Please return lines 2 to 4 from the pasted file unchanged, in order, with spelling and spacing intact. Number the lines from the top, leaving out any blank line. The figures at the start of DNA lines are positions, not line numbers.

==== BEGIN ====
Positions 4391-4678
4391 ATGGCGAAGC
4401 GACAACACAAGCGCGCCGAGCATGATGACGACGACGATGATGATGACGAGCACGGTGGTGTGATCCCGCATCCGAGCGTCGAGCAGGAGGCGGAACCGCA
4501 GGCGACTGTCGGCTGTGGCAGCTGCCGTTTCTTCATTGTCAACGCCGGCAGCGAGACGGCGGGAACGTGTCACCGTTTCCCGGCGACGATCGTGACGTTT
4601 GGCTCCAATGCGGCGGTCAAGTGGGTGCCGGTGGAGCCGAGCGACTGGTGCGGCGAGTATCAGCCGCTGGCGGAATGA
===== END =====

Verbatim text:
4391 ATGGCGAAGC
4401 GACAACACAAGCGCGCCGAGCATGATGACGACGACGATGATGATGACGAGCACGGTGGTGTGATCCCGCATCCGAGCGTCGAGCAGGAGGCGGAACCGCA
4501 GGCGACTGTCGGCTGTGGCAGCTGCCGTTTCTTCATTGTCAACGCCGGCAGCGAGACGGCGGGAACGTGTCACCGTTTCCCGGCGACGATCGTGACGTTT